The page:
If I am having a really positive day, I’ll go out and about and run errands etc. in hijab. At those times I feel like I’m doing my bit to promote Islam and the Muslim people as nice, friendly and regular people.

With all that said, the majority of Australians are laid back and casual, don’t particularly care how others live their lives. Though I do pick and choose carefully where I will and won’t wear a hijab for my emotional safety. For example, I won’t be going to any late night things in hijab, or attending any professional events in hijab.

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Startling Realisation – I’m Muslim!

Salam!

I was sitting around today, waiting and thinking.

Waiting for my husband to finish ona job site and not really thinking about anything in particular. After a while, I realised I’d been thinking about the Quran, Allah and what I’ve learned and discovered so far.

Suddenly, it dawned on me. I’m Muslim. 

I believe in Allah and Prophet Mohammed (peace be upon him). I realised I even THINK ‘peace be upon him’ at times when I think about him.

Don’t get me wrong, I’m a TERRIBLE Muslim. I didn’t grow up a Muslim, so there is a TRUCK LOAD of things to learn how to do and incorporate, or remove, from my life. There is no way I can become a saintly Muslim overnight. I’m going to continue to sin for weeks, if not years, to come. There is so much ingrained haram things in my life.

And that’s ok.

The Quran sets out how people should be taught and led to Islam. Literally baby steps. Allah does not expect that I will suddenly be a halal eating, hijab wearing, 5 prayers a day person. Allah knows and accepts that I need to learn and grow. Allah knows this growth could take a lfetime.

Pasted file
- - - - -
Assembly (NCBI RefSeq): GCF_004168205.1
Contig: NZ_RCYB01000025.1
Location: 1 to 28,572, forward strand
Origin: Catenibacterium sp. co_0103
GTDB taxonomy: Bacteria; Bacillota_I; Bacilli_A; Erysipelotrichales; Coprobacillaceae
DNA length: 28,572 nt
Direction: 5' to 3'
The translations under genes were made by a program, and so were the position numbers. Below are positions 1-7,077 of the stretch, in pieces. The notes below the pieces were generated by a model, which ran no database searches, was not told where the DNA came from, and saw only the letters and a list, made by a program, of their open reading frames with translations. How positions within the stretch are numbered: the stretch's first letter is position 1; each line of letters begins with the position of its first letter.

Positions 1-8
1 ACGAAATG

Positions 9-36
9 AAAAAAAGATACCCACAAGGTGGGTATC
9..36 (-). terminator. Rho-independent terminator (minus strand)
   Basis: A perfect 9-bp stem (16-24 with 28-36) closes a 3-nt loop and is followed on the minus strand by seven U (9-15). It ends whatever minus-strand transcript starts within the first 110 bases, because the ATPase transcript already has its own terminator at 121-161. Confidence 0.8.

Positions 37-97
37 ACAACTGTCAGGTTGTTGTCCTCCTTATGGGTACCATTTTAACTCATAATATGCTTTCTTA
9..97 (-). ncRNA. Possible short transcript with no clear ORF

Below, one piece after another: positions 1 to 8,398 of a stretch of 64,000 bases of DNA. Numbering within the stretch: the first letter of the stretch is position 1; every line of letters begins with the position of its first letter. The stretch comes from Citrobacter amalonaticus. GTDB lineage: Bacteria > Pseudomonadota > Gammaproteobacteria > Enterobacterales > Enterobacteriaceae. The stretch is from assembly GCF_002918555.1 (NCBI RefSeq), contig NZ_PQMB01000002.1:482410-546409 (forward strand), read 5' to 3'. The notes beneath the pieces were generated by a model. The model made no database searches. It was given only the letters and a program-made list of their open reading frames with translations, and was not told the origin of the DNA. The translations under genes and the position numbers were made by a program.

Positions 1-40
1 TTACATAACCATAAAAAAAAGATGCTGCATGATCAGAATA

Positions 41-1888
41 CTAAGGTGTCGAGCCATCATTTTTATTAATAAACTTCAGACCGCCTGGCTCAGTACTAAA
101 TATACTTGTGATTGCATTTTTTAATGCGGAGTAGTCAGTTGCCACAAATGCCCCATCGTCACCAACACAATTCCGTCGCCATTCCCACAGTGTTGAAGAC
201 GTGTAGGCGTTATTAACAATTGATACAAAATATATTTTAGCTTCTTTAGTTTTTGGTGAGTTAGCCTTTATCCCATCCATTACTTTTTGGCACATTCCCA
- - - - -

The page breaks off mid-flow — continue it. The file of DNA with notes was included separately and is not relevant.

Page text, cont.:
On top of that, I don’t just blindly follow what people say. ‘Oh Sister’ a fellow Muslim might say ‘you wear jeans and that’s haram’ or ‘you should be wearing your hijab in x style’. I appreciate the input, but I would like to learn and know in my soul that what I’m doing is ACTUALLY what Allah wrote into the Quran. I’m not interested in haddith at this time. Everything I need to know to become a good Muslim should be in the Quran. After all, it is LITERALLY gods words. Plus, I can only learn so much about Islam, I don’t have hours a week to devote to becoming a better Muslim.

Also, I’m Australian Muslim. I have a culture and existence that doesn’t disappear because I am Muslim. 

I also wish to be mindful of my friends, family and colleagues. A sudden change in behaviour, dress and manner would easily be viewed as extremism. Allah is against extremism, and I think going from Aussie beach swimwear to full hijabi swimwear in the space of a day is quite extreme.

So! I’m Muslim.. wow. Ok. Now I need a game plan on how to start letting friends and family know about this in a gentle way.